Digital-Desert : Mojave Desert Visit us on Facebook -- Desert Gazette -- Desert Link
Introduction:: Nature:: Map:: Points of Interest:: Roads & Trails:: People & History:: Ghosts & Gold:: Communities:: BLOG:: :?:: glossary
History : Profiles in Mojave Desert History
American Explorers in the Mojave

James Beckwourth

1809 - 1868

James Pierson Beckwourth (April 6, 1798, Fredericksburg, Virginia - October 29, 1866, Denver) (a.k.a. Jim Beckworth, James P. Beckwith) was born in Virginia in 1798 to Sir Jennings Beckwith, a descendant of Irish and English nobility, and an African-American mulatto woman about whom little is known.

James Beckworth enjoyed nature and adventure, and it was not long before he set out to explore the vast expanses of what would become that which kept the Atlantic and Pacific Oceans apart.

Places still bear his name. In 1824 he was living in Missouri when he joined Gen. William Ashley's expedition to explore the Rocky Mountains. Although his activities remain largely unknown during this time Beckwourth became known as a prominent Indian fighter and guide often hired by settlers to guide wagon trains through the Sierra Nevada. He later became a horse trader supplying migrants and others, and then later conducted a horse thief operation against the Spanish with fellow Mountain Men.

The company's largest raid took place in 1840 when Beckwourth, in cooperation with Native Americans led by Ute Chief Wakara, over Cajon Pass successfully raiding nearly all the ranches from San Gabriel to San Bernadino of over 1,200 horses. Despite several battles with Spanish posses, including a gunfight against a posse of 75 men led by Governor Jose Antonio Carrillo, at Resting Springs the gang managed to escape.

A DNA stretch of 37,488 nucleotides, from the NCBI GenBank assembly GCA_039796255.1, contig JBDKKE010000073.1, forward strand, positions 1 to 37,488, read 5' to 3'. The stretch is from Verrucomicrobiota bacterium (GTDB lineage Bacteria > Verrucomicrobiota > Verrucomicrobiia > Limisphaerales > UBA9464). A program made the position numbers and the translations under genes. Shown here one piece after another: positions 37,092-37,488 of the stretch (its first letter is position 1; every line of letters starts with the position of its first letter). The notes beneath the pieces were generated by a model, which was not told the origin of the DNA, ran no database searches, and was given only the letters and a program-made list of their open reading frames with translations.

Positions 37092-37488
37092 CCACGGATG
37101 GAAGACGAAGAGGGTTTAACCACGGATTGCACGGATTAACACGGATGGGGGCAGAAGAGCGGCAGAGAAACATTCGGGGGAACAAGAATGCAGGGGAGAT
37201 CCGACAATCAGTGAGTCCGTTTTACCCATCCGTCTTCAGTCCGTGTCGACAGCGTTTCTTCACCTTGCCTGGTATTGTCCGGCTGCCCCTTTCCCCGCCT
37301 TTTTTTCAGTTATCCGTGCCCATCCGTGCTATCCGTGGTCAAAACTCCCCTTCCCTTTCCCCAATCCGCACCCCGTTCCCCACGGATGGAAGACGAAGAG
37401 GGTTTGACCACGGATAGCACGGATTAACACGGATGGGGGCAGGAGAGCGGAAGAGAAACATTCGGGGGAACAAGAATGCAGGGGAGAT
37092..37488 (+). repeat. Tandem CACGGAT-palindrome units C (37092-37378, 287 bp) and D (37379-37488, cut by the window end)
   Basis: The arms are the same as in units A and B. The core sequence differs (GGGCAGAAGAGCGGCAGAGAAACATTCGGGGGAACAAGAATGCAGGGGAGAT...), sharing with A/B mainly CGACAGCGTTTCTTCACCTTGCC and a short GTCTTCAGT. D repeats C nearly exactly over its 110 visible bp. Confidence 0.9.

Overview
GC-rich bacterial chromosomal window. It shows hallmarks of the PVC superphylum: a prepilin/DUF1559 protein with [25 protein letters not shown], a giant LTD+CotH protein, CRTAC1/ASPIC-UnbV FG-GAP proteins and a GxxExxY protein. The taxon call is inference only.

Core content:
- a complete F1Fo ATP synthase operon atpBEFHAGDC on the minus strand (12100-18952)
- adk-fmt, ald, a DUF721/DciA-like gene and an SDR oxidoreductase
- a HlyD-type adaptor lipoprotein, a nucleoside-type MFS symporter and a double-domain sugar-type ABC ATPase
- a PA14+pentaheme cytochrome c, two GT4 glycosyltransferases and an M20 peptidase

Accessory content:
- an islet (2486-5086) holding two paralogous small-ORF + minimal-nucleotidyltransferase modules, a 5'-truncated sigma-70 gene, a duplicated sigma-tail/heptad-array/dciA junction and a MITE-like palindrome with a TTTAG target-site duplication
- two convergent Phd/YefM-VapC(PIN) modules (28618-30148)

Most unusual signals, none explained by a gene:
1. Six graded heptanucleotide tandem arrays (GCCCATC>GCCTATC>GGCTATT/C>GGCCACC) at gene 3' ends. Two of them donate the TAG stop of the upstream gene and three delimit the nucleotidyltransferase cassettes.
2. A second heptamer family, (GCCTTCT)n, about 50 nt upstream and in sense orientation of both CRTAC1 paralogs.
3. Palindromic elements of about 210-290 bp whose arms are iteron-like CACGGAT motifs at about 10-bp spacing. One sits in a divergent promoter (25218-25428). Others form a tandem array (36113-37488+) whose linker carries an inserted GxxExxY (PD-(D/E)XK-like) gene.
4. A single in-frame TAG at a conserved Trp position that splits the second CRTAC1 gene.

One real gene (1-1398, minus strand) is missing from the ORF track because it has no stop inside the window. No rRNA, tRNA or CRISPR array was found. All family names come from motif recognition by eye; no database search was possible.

Beckwourth eventually began ranching, mostly with stolen horses, until he was chased out by vigilantes in 1855. Travelling to the Colorado Territory he became a scout for the Union Army and later lived in Denver as a storekeeper. In 1864 Beckwourth returned to the mountains acting as a guide for John M. Chivington during the Sand Creek Massacre.

Later in his life, Jim recounted his astonishing life to Thomas D. Bonner, who set the book The Life and Adventures of James P. Beckwourth: Mountaineer, Scout, Pioneer and Chief of the Crow Nation to type. As notable as are the adventures, Jim's linguistic and stylistic prowess also impresses as being beyond the normal scope of reportage. The lessons of the book have currency, and much can be learned that might help us understand the role of alcohol in the US Government, how occupations effect the occupied, our historical relationship to diseases, wildlife, and the environment...among other things, including massacres and war.

Beckwourth's death came at age 69, while guiding a military column to a Crow Tribe in Montana. Complaining of severe headaches and suffering nosebleeds (most probably a severe case of hypertension), Beckworth returned to the Crow village where he died on October 29, 1866. The founder of the "Rocky Mountain News", William Byers, used the news of the death of Beckworth to publish a circulation-boosting, baseless yarn stating that the Crow had poisoned Beckworth, a falsehood that is repeated to this day.

Beckwourth Pass, California